:: Article

Penetralia

By Adam Moorad.

Miracle thrusts her pelvis forward when her ankle rolls on a subway full of strangers. She locks her knees and tries to keep from touching any of the other passengers. She sits down in a seat, crosses her legs, and thinks, “I feel hot” so she pull her hair up and breathes through her mouth. Everything underground is hotter. The air bakes its own particles. At the next stop, everyone in the subway car seems to debark and Miracle is alone. She thinks, “I wish I lived in a neighborhood closer to my office so I could walk to work” then wishes she didn’t have to work at all. She gets off the train at her stop and walks to the grocery store. She buys a box of cereal and a gallon of soy milk. Miracle stands in the checkout line and reads a People magazine, examining the chests of many different female celebrities enviously. She studies the shape and location, the separation, and probable buoyancy of several different celebrity chests. Miracle thinks, “I hate my chest.” She goes home and eats breakfast for dinner. Afterwards, she takes a bubble bath and soaks for twenty minutes, wondering what other people are doing in her apartment building right now. She imagines families eating unhealthy, high-sodium food in an attempt to save money. These people have high-blood pressure. They will gradually develop a heart condition and die prematurely. She wonders why the world is arranged in a way that forces people to eat unhealthy food and she is overcome by the desire to do something to help these imaginary people live healthier lives. The bubbles in the bath begin to dissipate and Miracle can see her vagina through the water. She looks at it and feels sad. She thinks, “Sad lonely vagina.” She feels her hands and sees they have become pruned. Miracle feels cold. She waits for a few moments and climbs out of the tub. When she towels off she feels better. Her vagina feels better. She goes to bed. She thinks, “One day I will do something and will not have to work in the Human Resources department at a publishing company no one has ever heard of.” She turns on her air conditioner the goes to sleep.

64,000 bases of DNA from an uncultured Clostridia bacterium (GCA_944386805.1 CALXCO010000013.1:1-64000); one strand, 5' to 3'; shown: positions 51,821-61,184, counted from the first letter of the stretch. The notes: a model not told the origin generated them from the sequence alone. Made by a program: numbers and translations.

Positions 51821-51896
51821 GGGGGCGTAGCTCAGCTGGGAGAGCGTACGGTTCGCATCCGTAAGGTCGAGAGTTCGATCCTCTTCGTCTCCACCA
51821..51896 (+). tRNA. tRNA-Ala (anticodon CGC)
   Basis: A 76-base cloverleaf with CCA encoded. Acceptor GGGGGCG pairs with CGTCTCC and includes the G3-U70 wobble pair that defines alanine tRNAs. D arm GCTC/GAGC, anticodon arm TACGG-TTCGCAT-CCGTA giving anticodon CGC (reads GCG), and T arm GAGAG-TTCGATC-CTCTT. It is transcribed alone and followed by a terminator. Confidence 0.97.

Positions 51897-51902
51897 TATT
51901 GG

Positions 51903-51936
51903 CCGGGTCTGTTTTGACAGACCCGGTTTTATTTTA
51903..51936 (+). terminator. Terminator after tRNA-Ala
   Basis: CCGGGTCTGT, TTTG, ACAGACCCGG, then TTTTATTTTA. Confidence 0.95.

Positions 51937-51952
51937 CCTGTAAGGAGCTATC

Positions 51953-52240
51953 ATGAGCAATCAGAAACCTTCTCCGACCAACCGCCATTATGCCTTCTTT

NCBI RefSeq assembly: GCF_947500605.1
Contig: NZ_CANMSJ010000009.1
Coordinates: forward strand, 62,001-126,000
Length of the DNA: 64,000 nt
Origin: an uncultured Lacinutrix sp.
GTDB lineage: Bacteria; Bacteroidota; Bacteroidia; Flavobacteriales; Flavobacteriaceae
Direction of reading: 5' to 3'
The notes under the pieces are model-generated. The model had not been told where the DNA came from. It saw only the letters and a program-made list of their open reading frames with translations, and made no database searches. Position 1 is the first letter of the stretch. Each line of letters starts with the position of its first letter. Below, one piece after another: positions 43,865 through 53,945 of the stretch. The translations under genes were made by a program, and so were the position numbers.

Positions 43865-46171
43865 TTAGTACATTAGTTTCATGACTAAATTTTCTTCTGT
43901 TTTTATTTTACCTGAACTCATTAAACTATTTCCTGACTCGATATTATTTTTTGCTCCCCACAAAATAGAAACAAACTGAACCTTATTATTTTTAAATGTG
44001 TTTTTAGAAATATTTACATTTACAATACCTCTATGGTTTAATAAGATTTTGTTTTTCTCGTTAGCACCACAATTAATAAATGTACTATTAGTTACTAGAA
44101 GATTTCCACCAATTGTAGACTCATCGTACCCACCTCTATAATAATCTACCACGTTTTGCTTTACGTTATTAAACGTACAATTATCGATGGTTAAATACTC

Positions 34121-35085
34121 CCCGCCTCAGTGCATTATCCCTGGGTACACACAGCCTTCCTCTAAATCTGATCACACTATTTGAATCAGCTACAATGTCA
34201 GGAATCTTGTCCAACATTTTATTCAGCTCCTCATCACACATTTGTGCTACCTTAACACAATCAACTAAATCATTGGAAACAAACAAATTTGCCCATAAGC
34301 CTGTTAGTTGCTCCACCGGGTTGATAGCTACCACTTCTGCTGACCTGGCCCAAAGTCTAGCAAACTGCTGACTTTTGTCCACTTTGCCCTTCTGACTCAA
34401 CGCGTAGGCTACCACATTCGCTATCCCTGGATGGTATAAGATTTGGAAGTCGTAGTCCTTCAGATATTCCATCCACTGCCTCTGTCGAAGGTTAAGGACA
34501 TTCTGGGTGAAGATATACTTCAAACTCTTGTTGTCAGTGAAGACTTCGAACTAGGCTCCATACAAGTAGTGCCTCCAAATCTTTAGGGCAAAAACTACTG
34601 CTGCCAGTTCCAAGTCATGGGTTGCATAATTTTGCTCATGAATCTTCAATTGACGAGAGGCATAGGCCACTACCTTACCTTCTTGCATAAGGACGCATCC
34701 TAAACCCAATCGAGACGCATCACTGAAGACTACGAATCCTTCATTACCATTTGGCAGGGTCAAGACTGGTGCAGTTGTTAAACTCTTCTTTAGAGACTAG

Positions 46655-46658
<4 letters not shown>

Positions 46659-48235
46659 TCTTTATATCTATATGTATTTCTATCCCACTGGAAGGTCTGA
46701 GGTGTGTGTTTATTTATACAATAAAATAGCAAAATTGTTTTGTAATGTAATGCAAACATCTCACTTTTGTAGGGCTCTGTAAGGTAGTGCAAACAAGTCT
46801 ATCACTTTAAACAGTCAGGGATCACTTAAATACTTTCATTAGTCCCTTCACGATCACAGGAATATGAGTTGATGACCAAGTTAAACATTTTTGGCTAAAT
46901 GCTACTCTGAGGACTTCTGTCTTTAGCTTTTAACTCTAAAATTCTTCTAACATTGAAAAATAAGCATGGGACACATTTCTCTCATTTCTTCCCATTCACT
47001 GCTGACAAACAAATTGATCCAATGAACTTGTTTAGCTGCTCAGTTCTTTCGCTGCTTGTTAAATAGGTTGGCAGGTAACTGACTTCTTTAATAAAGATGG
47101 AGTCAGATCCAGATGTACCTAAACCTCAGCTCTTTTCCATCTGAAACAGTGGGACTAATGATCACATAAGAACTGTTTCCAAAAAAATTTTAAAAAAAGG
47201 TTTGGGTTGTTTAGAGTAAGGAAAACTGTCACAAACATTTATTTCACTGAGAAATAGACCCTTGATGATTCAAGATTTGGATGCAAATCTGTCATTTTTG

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At work Miracle stares at a picture of writer on the internet who committed suicide. She thinks, “What if I died?” People magazine wouldn’t notice. No one would notice. She considers the Cartesian Subject of Self and feels confused. Miracle tries to remember if she’s ever met a famous person. She is in her cubicle alone. She googles the writer’s name and reads his Wikipedia page. he discovers the writer was of the ego-masculine variety and hung himself in a penthouse in New York City. Miracle reads a list of all the books the writer wrote. She recognizes the names of a few books and sees many others that she doesn’t know. he thinks, “I should read more” and wishes the human species had the technology to download information onto the human brain like computer hard drive. She wonders if this technology already exists somewhere in a top secret government laboratory. No one would notice. She thinks, “Like Area 51” and feels vaguely paranoid. Miracle looks around to see if any of her supervisors are standing behind her. She stretches and tries to breathe normally. She closes her eyes and feels her leggings riding up her crotch. She tries to pick herself as casually as possible. She thinks her circulation is inhibited and has difficulty absorbing oxygen. She counts to ten and wonders what would happen if her heart exploded.